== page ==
Israa Hassani:there was definitely a layer of shame. In our immigrant community, there’s often a comparison between children, and my stepsons were seen as very successful, attending top schools. There’s a lot of pressure for children to excel academically. Additionally, as someone from a different culture, I felt the weight of expectations from the community and the education system here. I had to navigate all of these challenges, deciding which battles to pick and which to ignore. I separated myself from my old culture because I felt I needed to fully assimilate into American culture to understand and support my son better. Looking back, I realize I put too much pressure on myself and feel guilt for not doing enough. It was a difficult time filled with guilt, shame, and fear for my son’s future.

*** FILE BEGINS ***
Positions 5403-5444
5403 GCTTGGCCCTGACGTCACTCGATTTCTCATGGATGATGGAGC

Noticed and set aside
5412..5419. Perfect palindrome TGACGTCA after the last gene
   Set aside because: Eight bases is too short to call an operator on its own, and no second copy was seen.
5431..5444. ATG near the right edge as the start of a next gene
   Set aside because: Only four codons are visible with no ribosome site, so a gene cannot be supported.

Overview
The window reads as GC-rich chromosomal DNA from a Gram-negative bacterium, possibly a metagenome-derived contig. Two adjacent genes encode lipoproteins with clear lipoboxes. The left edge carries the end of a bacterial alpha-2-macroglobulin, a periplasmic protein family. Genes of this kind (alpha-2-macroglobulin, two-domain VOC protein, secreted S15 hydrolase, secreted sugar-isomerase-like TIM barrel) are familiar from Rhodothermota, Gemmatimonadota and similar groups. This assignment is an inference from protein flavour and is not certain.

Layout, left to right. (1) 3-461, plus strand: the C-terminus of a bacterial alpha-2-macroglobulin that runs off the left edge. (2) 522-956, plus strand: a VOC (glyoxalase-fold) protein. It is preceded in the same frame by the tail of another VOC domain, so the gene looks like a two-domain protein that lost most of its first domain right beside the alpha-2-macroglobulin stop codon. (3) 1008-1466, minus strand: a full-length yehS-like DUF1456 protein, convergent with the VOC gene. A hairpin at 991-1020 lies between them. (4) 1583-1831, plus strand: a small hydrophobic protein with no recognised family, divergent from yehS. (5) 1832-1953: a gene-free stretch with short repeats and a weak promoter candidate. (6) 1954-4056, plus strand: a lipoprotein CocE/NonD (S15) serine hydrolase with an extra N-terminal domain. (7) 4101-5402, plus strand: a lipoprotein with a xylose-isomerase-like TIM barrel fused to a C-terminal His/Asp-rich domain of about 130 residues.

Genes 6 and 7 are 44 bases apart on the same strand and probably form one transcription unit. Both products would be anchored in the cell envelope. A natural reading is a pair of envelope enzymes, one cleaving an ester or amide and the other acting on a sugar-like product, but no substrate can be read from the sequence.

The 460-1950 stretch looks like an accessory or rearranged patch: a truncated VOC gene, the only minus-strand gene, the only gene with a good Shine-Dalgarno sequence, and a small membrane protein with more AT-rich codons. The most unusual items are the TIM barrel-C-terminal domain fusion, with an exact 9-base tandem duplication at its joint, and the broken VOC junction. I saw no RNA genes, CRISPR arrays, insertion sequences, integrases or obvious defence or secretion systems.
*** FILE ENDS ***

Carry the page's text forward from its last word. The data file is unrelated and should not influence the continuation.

Manfred: And grief, loneliness and sadness come to the surface before we decide to look for help

Israa: I started to realize, “Oh, I have to go to therapy. I have to,” you know, and that’s when things… It took, what, 12 years? It took 12 years to be able to go back and grieve, to grieve what I had left behind. I didn’t grieve before, didn’t grieve the years, the loss of culture, the loss of homeland, the loss of friends. Yeah, there was a lot of grief that I had to go through, and I’m still grieving. It doesn’t stop, but it helps me make sense of my experience.

Manfred: Yeah, absolutely. And then you said something that was very important to me: I need to be “American enough” to help and understand my kid. And you came to Portland, Oregon, a very specific place in the United States. It’s diverse, but Portland has its own culture. How was the process of finding yourself in this new community in relation to your Arabic culture in Iraq?